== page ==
Selina M. Luger, MD
Last Modified: November 1, 2001
Dear OncoLink "Ask the Experts,"
My father has a form of CML (Chronic Myelogenous Leukemia), but does not have the Philadelphia chromosome. The doctors say this is very rare. He has had four different chemo treatments since he was diagnosed over a year ago and has recently been admitted to the hospital for shortness of breath. Apparently his spleen is enlarged and is disrupting the movement of his diaphragm. Do you have any reports on his type of Leukemia?
Thank you for your time and consideration.
Selina M. Luger, MD, Director of the Leukemia Program and Assistant Professor of Medicine at the University of Pennsylvania, responds:
CML (chronic myelogenous leukemia) is classified as a myeloproliferative disorder. These are disorders, which result in overproduction of cells by the bone marrow resulting in high blood counts. CML or chronic myelogenous leukemia is a myeloproliferative disorder that results in the accumulation of excess numbers of white blood cells. Biopsies of the bone marrow (where cells are made) reveal that it is hypercellular or packed with lots of extra cells. In classic CML, patients have an abnormal chromosome in their blood cells called the Philadelphia chromosome. This chromosome is a combination of chromosomes 9 and 22 which result in the creation of an abnormal gene called BCR-ABL. In order to be called CML we must find either the Philadelphia chromosome or the BCR-ABL gene.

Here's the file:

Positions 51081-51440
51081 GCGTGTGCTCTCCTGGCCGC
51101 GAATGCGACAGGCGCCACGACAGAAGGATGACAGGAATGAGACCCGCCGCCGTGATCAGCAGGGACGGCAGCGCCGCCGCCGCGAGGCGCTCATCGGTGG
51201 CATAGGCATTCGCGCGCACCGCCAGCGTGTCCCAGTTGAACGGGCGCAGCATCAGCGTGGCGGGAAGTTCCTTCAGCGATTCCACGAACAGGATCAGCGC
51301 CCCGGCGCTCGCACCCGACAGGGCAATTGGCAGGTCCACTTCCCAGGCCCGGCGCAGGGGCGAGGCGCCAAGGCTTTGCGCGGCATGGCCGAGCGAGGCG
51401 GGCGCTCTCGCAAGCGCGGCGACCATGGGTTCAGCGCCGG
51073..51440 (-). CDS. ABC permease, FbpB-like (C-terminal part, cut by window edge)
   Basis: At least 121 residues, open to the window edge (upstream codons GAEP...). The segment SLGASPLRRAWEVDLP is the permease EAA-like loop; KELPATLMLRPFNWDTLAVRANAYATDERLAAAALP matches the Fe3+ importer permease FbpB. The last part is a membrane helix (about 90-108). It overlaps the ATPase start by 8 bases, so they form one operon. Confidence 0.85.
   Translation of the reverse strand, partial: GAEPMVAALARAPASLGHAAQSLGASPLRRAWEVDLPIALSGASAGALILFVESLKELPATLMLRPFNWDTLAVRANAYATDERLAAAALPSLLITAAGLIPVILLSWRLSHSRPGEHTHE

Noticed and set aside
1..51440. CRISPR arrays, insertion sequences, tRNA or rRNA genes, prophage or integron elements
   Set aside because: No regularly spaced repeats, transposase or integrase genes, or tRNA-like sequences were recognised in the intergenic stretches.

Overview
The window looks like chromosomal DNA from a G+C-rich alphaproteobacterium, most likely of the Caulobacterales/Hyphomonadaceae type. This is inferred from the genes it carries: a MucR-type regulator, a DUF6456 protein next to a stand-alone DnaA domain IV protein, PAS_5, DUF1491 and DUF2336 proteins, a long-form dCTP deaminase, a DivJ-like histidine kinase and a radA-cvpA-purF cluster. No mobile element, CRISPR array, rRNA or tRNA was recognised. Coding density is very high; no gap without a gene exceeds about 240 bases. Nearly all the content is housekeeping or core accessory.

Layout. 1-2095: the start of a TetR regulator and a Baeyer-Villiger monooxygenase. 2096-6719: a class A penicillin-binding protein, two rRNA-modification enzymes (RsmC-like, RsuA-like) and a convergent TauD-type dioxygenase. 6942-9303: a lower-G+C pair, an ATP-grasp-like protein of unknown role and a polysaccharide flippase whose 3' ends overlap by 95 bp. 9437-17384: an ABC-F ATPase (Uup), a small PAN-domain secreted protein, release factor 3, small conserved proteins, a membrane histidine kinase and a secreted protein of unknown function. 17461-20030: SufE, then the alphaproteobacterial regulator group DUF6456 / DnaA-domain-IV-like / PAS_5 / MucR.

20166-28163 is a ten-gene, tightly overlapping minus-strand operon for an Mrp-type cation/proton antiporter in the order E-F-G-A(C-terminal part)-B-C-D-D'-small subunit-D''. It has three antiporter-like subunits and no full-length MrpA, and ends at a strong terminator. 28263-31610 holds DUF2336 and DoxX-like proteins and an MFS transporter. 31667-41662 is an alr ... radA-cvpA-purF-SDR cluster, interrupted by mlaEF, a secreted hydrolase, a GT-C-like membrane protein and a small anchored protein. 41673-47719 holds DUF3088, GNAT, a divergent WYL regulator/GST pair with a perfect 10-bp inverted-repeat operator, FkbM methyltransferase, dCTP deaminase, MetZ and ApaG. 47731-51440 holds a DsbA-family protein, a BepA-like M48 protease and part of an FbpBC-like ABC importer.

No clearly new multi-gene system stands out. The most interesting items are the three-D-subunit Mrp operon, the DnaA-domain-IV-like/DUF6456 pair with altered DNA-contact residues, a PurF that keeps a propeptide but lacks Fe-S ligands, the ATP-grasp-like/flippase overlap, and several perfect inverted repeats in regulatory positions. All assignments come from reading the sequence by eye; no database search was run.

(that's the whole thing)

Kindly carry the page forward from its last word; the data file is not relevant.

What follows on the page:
It sounds like your father probably has blood counts and maybe bone marrow tests that look the same as someone with CML, but that they have not been able to find the chromosome or gene. This really falls into the category of myeloproliferative disorders. They may be classifying this as CML because until recently the treatment for CML and other similar myeloprolifertive disorders were the same and guided by the patient's blood counts, bone marrow, physical exam and symptoms. Now with the appearance of the new treatment Gleevec, it is important to tell classic CML apart from the other disorders because Gleevec only blocks the protein made by the bcr-abl gene. It will not work in varian forms of CML or other myeloproliferative disorders or leukemias
Sep 6, 2012 -